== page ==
The word biker conjures wild images of long-haired men sporting weathered leather cuts with skulls and crossbones tattooed on every inch of their body. So imagine what some pastors think when approached about starting a biker ministry at their church. Some embrace the idea, but others can’t get past the image of the Hells Angels sitting in their pews, dropping cocaine in the offering plate and insisting the tattoo parlor move next door.
Sunday, this image got a little revision, as Sabbath Keepers Motorcycle Ministry’s (SKMM) National President Tony Lambert explained what they’re about after assisting the Mt. Rubidoux Seventh-day Adventist Church form a new chapter. Lambert had agreed to meet for breakfast.
Mimi’s Cafe offered an amusing contrast between the leather clad SKMM members and the senior citizens in their Sunday best. The bikers settled into their booth to order breakfast and discuss all things SKMM.
Lambert said SKMM is the oldest and largest Adventist motorcycle ministry in the world. The Hollister, Calif., based ministry currently has 19 chapters and nearly 300 members, but the original SKMM members didn’t even own a motorcycle. Their first motorcycle was donated by National Sunday Law author Jan Marcussen.
SKMM members focus on the major biker events that attract hundreds of thousands of bikers annually. They’re all about bringing Jesus to the motorcycle community, using literature, prayer and testimony.
“We pass out a lot of literature during these events,” said Lambert.
The biker events have a combined annual attendance of over 1,000,000, which is more than 300 SKMM members can reach, but they keep at it, and not without results.
While at biker event Reno Street Vibrations, Kevin and Kellye Simpson stopped by SKMM’s booth. Kevin had left the Adventist Church in high school and Kellye had never been Adventist, but her grandmother had taught her Saturday was the Sabbath. Intrigued by the group, the couple took some literature. Later they were baptized into the Ceres Seventh-day Adventist Church, Calif., where they soon began a new SKMM chapter. SKMM’s influence has gone well beyond ex-Adventists, even touching the upper echelons of the Hells Angels and Mongols.
About six years ago during a biker event in Los Angeles, a biker gang member killed a member of a rival gang while wearing the cut (leather vest) of another gang. In an effort to find the killer, the Hells Angels and Mongols began a shake down of each club in the surrounding area. However, the word was out the SKMM and Christian Motorcycle Association were not to be touched. God was looking out for them.
There are other motorcycle ministries involved in spreading the gospel to bikers. Adventist Motorcycle Ministry (AMM) is another one. AMM is based in Florida, but has a presence in 13 states and eight countries with around 215 members. National President Juan Santos enjoys connecting with other bikers and sharing literature.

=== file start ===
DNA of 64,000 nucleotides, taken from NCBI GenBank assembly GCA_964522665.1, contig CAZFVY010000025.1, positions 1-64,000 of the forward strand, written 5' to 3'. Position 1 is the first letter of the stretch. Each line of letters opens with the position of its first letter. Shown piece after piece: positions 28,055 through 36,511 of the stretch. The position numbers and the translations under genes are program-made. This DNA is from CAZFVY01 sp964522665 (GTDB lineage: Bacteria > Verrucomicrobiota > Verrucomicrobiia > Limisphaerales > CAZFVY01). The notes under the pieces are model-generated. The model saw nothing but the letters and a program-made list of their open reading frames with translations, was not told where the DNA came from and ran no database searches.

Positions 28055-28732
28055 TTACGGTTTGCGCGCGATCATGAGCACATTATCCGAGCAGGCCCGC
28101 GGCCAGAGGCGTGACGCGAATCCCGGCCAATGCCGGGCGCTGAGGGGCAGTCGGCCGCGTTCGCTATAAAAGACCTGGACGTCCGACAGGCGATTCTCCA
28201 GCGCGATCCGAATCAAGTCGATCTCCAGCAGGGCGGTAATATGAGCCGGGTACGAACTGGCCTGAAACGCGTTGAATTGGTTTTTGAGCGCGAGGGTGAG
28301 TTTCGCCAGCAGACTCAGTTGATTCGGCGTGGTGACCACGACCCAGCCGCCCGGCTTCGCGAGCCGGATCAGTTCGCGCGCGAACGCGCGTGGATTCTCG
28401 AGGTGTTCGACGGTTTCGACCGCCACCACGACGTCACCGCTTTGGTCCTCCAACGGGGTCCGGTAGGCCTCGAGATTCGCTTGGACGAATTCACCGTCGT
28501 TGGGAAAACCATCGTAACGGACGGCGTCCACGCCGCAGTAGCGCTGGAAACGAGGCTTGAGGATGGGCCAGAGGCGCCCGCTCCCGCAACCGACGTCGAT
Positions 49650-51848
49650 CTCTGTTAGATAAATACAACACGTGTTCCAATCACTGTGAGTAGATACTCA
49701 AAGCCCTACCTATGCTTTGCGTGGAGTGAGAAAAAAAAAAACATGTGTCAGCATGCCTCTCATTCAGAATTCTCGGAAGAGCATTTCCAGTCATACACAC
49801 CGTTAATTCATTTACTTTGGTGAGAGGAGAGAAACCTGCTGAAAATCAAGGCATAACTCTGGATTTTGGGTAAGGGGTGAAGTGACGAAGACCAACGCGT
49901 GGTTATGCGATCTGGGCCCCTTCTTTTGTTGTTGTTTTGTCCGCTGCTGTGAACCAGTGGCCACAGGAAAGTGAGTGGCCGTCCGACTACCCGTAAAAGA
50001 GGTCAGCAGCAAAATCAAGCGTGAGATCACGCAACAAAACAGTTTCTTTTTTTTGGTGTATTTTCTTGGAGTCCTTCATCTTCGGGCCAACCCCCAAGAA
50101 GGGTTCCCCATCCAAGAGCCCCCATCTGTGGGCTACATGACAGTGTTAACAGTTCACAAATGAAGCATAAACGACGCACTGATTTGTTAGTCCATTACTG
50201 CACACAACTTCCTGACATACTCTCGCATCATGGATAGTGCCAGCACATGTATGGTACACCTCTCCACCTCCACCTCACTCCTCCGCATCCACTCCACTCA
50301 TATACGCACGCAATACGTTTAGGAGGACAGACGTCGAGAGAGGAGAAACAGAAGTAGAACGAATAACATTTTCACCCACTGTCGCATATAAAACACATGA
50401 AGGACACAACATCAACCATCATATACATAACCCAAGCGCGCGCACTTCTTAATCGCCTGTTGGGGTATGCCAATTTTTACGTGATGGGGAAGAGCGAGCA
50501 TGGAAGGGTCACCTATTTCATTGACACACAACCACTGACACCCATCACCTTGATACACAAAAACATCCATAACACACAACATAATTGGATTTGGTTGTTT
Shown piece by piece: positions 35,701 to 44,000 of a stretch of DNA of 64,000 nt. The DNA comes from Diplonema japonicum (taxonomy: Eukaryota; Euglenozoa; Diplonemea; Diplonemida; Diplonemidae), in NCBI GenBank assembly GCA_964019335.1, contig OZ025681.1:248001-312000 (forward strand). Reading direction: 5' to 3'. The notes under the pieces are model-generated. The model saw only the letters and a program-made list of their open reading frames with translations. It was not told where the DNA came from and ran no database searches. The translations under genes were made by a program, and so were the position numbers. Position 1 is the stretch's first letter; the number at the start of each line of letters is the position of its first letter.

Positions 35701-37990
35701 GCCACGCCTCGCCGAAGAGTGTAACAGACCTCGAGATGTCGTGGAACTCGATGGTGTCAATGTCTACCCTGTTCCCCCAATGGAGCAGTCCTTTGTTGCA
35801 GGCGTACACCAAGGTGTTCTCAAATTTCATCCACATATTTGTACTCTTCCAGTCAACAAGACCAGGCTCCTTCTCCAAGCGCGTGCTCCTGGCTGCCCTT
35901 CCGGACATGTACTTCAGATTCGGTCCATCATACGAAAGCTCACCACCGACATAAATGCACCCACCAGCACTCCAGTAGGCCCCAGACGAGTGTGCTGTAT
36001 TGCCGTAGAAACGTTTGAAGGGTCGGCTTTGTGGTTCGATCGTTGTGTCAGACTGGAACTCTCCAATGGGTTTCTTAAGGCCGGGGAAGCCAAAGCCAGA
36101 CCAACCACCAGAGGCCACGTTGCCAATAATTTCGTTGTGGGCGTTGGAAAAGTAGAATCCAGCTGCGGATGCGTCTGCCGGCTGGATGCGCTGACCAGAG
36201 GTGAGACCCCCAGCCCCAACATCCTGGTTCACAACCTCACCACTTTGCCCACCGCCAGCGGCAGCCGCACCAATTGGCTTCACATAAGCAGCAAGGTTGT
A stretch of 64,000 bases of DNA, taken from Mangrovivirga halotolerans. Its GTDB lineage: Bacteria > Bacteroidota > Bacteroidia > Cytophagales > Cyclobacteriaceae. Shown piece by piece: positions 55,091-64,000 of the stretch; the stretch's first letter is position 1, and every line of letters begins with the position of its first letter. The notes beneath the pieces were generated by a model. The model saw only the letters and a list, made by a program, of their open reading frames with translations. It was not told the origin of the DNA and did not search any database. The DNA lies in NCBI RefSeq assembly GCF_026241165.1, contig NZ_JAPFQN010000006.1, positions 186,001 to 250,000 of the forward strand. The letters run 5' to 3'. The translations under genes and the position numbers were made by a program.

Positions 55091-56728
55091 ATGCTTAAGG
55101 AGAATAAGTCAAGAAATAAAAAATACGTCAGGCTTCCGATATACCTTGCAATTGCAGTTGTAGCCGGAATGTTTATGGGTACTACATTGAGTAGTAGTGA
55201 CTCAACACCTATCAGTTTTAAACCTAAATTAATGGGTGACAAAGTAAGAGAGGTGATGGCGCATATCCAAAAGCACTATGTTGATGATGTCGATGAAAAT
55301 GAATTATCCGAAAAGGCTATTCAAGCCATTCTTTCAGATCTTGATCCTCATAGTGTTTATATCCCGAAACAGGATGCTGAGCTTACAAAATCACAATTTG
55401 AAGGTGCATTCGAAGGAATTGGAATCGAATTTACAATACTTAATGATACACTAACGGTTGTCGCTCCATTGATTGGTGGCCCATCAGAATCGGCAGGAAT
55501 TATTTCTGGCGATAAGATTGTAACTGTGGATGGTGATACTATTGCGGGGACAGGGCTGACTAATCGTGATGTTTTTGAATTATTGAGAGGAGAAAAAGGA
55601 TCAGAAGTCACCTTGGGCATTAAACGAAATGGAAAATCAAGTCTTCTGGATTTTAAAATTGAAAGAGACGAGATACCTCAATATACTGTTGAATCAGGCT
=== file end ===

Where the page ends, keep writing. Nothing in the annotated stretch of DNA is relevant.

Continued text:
Once he was headed to church on a Sabbath morning when he needed to stop for gas. Two other bikers rode up to the gas station, and one of them had the same bike as him. Santos made an instant connection with them. The bikers asked why he was wearing a tie, so he explained he was headed to church. Before parting ways, Santos was able to share some literature with them.
That’s usually how it works. Literature is placed in the hands of bikers because of a common interest. However, Santos said there isn’t a lot of biker friendly literature, and many bikers are turned off by religious-looking books and tracts.
Steps to Christ was the first book reimaged for bikers. The book was born when Ohio Chapter AMM President Pastor Tom Hughes caught the attention of the General Conference when his ministry Bible Biker was featured in Colombia Union’s magazine. The Review and Herald General Manager Howard Skoggins soon received a phone call from a guy at the General Conference, asking what could be done for Hughes’ ministry.
Skoggins contacted Hughes and “Steps to Jesus: The Ride of Your Life” was the result. Hughes wrote the blurb for the back cover and a picture of his Harley-Davidson was used for the cover. Over 500,000 copies have been sold since it was published in 2009.
AMM and SKMM aren’t the only Adventist motorcycle ministries. A relatively new ministry just chartered its second chapter in Yucaipa, Calif. Three Angels Messengers Motorcycle Association (3AM) originated in Seguin, Texas, with Pastor Bill Hunt. The SoCal Sentinels chapter in California just voted in a new president as Hunt is headed to West Virginia where he hopes to start a third chapter.
3AM doesn’t require members to be Seventh-day Adventist like AMM and SKMM. Hunt uses membership as an evangelistic tool. Non-Adventist members participate in a 90-day probationary period, during which they study 3AM’s 12 tenents, which reflect the fundamental beliefs of the Adventist Church. Hunt hopes to expand the ministry beyond motorcycles though and has a dream to eventually use his helicopter license for mission work overseas.
Whatever the individual methods are of each ministry, one thing is apparent: Revelation 14 is the focal point of their mission, and they love to ride. They are testament to what Adventists can do when life passions are consecrated to the service of God. If you ride, and are interested in using your passion for motorcycles for Christ, visit SKMM, AMM or 3AM's website or jump on your bike and head to one of these camp meetings to learn more:
- Rev it Up! Camp Meeting, Mt. Vernon Academy, Ohio, June 6-8
- Northwest Motorcycle Camp Meeting, Gladstone Conference Park, Oregon, Aug. 22-24
- 7 Thunders Camp Meeting, Barton Flats Campground, California, May 23-26